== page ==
In just a passing glance most of you would be able to tell which location this is. For the ones who haven’t got a clue, this is a heritage street front in Pondicherry’s French quarter.
The heritage area in Pondy is divided into two sections by a canal. One side of the canal is the Tamil quarter once referred to as Ville Noire or ‘Black Town’ and now simply called Heritage Town, and the other side of the canal which is closer to the beach is the French quarter, Ville Blanche or ‘White Town’.
Pondicherry was a French colony for over 250 years and even post the Indian Independence until the year 1962 and as a result, the French influence is still felt. The flavor and essence of the colonial period is wonderfully conserved in its simple beauty and charm and it’s all there to see in the famous Goubert Avenue and the whole of White Town.
Interestingly, the most popular or recognizable color associated with the White town is not white, but yellow – the classic ochre yellow walls of the heritage houses. In most photographs yellow is not just a mere background color, but the main subject itself. In fact there are only a handful of structures with yellow painted walls. Most of the structures in the area are actually Grey (mostly owned by Sri Aurobindo Ashram) with white highlights giving an overall feel of ‘whiteness’ about them but the yellow ones, although only few, stand out from the rest and offer a dash of color to the otherwise dull streets.
Throughout Europe, there’s history behind everything – even paint colors. In Norway – I’m talking about old houses here – a red painted house was supposed to be poor man’s house because red pigment was easier to produce at that time and was much cheaper while white, costlier to produce, was rich man’s choice of color for house paint. I don’t know about the particular history of exterior painting in colonial Pondy but the basic understanding is that those settlers, though enormously rich, chose affordable earth-based hues such as ochre yellow and charcoal grey (with white sash and trim) to align with the landscape or simply they were in trend back then.
The second most popular subject seen within a typical White Town photo frame is the bicycle. What is it with Pondy and bicycle, you wonder. Pondy is not exactly a rich city so you will see lot of ordinary people commuting by cycle, but cycling is also a culture here. The almost flat terrain makes it a very ‘cyclable’ city. ‘Wake Up Pondy Tour’ run by two French women is a 2 hour cycling tour of Pondy in retrofit ‘bicyclette’ from 7am to 9am in the morning. It’s a big hit with both domestic and international travelers. Cycles are also available for rent so a cycle leaning on an interesting wall is a very common sight and it is natural that they made their way into many photographs.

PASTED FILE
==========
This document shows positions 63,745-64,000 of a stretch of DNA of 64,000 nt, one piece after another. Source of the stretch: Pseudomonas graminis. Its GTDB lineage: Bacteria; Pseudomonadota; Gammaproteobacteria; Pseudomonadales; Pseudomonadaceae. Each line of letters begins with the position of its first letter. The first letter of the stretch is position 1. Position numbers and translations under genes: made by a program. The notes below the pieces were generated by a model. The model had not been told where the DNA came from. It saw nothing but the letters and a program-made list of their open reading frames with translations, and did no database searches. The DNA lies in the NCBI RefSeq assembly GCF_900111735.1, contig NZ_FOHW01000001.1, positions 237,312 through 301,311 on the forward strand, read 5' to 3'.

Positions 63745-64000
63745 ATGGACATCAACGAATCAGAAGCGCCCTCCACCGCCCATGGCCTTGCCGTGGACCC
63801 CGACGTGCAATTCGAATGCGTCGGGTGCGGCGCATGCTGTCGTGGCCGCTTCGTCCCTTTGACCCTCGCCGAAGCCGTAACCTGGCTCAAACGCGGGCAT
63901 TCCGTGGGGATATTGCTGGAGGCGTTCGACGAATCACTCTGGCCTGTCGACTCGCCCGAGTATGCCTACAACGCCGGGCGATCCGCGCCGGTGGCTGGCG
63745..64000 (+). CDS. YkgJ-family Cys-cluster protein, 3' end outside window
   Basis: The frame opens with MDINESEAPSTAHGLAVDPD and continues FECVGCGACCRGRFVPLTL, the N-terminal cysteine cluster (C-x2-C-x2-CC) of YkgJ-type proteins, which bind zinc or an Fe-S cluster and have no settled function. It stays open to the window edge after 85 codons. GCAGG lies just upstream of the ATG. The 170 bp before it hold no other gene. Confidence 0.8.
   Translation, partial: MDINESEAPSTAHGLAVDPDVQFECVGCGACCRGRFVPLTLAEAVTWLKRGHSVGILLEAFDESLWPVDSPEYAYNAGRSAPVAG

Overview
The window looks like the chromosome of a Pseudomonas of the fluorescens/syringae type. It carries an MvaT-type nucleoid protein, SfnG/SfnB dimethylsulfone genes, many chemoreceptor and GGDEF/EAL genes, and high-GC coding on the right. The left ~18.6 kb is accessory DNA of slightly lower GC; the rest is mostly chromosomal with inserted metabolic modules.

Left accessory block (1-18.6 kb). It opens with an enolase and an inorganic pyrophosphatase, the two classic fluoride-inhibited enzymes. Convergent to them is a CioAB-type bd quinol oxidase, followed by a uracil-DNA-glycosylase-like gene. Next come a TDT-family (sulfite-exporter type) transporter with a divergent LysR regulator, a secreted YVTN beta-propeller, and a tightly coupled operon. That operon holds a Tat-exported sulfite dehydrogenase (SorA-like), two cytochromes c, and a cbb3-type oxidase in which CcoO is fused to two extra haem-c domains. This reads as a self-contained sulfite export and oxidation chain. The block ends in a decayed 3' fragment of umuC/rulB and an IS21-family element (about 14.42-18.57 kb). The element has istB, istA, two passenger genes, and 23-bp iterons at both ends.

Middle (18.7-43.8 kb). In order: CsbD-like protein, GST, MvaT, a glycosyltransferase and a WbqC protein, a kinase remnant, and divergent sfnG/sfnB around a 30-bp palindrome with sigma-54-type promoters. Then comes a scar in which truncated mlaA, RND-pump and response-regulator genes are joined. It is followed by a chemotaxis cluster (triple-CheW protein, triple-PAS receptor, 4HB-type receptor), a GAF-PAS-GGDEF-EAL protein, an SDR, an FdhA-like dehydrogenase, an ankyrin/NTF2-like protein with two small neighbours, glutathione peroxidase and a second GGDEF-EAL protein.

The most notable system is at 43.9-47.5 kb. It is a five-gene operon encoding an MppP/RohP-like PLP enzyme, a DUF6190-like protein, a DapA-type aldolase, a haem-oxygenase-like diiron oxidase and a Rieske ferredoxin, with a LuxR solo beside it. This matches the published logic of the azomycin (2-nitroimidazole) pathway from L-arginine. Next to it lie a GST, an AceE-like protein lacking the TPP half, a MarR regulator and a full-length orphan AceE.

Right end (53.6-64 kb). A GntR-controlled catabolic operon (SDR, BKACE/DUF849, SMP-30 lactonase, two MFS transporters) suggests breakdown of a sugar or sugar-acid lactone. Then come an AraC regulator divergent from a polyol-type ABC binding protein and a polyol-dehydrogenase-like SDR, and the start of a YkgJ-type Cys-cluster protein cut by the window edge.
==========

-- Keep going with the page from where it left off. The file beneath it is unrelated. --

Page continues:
If you ask me about my experience in Pondy, I would say I found the heritage town refreshingly quaint but beyond that Pondy failed to impress me. May be I visited in the wrong time of the year – June, with summer still lurking around – and on a long weekend. The heat and the crowd quelled my desire to explore further at an aesthetic level.
However, I must admit that there’s an air of ‘Peacefulness’ about Pondy despite the long weekend mayhem. I like the government’s tourism tagline – Peaceful Puducherry, Give Time a Break!
Pondy is very slow-paced compared especially to the mad rush in Bangalore. I find people riding two-wheeler and bicycle right through the middle of the road in their own sweet pace unmindful of the vehicles behind them. In the first day, I would honk several times and turn to my wife in exasperation and ask, ‘why are these people like this?’ They would turn and look at me with an expression which suggests, ‘What’s the hurry dude!’
Three days later, I’m riding my rented scooter – with its rear view mirror drooping like a drunken man’s head – to return it to the stable, I realize that somehow Pondy has got into me too because I’m riding in walking pace in the middle of the road with a couple of cars from Karnataka blaring their horns at me. I turn back and ask, “What’s the hurry dude!”